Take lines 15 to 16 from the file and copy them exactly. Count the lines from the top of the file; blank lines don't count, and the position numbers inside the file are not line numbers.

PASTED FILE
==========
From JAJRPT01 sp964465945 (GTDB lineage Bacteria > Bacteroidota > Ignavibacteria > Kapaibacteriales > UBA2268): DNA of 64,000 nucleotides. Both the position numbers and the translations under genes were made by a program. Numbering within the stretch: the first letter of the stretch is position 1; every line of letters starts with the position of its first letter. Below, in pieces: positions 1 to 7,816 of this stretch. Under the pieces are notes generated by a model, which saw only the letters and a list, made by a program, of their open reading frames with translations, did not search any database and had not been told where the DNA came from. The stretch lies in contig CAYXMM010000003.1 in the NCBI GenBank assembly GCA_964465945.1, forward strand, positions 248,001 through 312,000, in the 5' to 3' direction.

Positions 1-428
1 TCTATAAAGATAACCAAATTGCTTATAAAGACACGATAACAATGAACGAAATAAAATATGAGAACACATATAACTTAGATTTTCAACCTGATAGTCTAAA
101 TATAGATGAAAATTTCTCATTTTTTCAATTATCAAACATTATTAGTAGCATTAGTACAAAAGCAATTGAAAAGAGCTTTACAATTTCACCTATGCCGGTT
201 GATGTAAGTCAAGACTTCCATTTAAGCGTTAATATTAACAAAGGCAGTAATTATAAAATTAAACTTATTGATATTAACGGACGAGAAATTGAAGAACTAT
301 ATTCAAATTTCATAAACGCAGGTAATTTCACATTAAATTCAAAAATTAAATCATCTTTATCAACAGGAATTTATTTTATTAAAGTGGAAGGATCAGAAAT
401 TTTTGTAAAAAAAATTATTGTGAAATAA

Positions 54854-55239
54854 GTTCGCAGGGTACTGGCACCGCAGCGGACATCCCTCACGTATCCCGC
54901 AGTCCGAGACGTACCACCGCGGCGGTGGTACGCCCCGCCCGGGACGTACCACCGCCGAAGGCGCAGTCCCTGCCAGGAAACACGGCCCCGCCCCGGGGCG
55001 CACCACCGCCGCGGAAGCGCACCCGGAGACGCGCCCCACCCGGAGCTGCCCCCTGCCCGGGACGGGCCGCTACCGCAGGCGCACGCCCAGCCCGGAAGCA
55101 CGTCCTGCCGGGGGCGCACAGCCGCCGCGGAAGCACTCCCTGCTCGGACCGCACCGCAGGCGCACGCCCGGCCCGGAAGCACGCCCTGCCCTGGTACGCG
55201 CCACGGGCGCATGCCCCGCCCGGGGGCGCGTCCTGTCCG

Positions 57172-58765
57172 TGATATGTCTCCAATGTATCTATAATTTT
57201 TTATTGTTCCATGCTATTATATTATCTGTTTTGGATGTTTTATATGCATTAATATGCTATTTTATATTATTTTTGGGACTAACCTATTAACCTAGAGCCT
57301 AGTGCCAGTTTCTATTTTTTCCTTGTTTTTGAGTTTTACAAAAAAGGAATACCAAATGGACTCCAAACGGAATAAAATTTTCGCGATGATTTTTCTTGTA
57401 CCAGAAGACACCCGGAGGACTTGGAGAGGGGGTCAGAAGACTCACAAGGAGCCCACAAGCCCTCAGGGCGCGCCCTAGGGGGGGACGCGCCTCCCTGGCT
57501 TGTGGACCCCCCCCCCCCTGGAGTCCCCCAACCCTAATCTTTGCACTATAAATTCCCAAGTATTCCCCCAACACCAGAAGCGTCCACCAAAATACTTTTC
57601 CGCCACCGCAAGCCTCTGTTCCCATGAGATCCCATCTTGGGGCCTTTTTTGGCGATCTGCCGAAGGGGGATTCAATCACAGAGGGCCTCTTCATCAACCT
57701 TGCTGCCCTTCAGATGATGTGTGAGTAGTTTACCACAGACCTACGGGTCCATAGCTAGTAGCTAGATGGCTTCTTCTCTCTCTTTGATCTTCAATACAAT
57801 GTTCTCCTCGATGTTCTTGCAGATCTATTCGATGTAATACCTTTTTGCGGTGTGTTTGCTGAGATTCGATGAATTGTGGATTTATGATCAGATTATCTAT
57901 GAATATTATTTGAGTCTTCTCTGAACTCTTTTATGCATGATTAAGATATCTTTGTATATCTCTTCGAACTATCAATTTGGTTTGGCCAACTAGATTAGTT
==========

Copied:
57172 TGATATGTCTCCAATGTATCTATAATTTT
57201 TTATTGTTCCATGCTATTATATTATCTGTTTTGGATGTTTTATATGCATTAATATGCTATTTTATATTATTTTTGGGACTAACCTATTAACCTAGAGCCT